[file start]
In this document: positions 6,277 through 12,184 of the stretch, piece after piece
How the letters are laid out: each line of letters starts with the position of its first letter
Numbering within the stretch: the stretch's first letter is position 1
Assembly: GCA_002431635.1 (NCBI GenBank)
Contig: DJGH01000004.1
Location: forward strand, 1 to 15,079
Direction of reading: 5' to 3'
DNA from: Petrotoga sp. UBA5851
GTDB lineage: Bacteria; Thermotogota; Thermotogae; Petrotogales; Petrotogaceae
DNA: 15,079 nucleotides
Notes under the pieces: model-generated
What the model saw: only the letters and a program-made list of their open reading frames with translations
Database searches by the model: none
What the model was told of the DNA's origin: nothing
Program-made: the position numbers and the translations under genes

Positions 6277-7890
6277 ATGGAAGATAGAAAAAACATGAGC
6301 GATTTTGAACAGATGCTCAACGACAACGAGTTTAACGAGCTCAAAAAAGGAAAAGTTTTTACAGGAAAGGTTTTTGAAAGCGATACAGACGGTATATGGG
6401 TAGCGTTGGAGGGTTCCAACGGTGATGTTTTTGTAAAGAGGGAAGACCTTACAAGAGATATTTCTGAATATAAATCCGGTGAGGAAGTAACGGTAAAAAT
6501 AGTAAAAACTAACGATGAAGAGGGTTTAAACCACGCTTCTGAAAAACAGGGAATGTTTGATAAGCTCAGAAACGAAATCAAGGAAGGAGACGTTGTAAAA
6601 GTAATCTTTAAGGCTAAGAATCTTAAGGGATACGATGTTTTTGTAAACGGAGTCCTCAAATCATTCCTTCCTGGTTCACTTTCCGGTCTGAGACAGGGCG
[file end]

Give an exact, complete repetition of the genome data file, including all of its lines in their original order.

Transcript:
In this document: positions 6,277 through 12,184 of the stretch, piece after piece
How the letters are laid out: each line of letters starts with the position of its first letter
Numbering within the stretch: the stretch's first letter is position 1
Assembly: GCA_002431635.1 (NCBI GenBank)
Contig: DJGH01000004.1
Location: forward strand, 1 to 15,079
Direction of reading: 5' to 3'
DNA from: Petrotoga sp. UBA5851
GTDB lineage: Bacteria; Thermotogota; Thermotogae; Petrotogales; Petrotogaceae
DNA: 15,079 nucleotides
Notes under the pieces: model-generated
What the model saw: only the letters and a program-made list of their open reading frames with translations
Database searches by the model: none
What the model was told of the DNA's origin: nothing
Program-made: the position numbers and the translations under genes

Positions 6277-7890
6277 ATGGAAGATAGAAAAAACATGAGC
6301 GATTTTGAACAGATGCTCAACGACAACGAGTTTAACGAGCTCAAAAAAGGAAAAGTTTTTACAGGAAAGGTTTTTGAAAGCGATACAGACGGTATATGGG
6401 TAGCGTTGGAGGGTTCCAACGGTGATGTTTTTGTAAAGAGGGAAGACCTTACAAGAGATATTTCTGAATATAAATCCGGTGAGGAAGTAACGGTAAAAAT
6501 AGTAAAAACTAACGATGAAGAGGGTTTAAACCACGCTTCTGAAAAACAGGGAATGTTTGATAAGCTCAGAAACGAAATCAAGGAAGGAGACGTTGTAAAA
6601 GTAATCTTTAAGGCTAAGAATCTTAAGGGATACGATGTTTTTGTAAACGGAGTCCTCAAATCATTCCTTCCTGGTTCACTTTCCGGTCTGAGACAGGGCG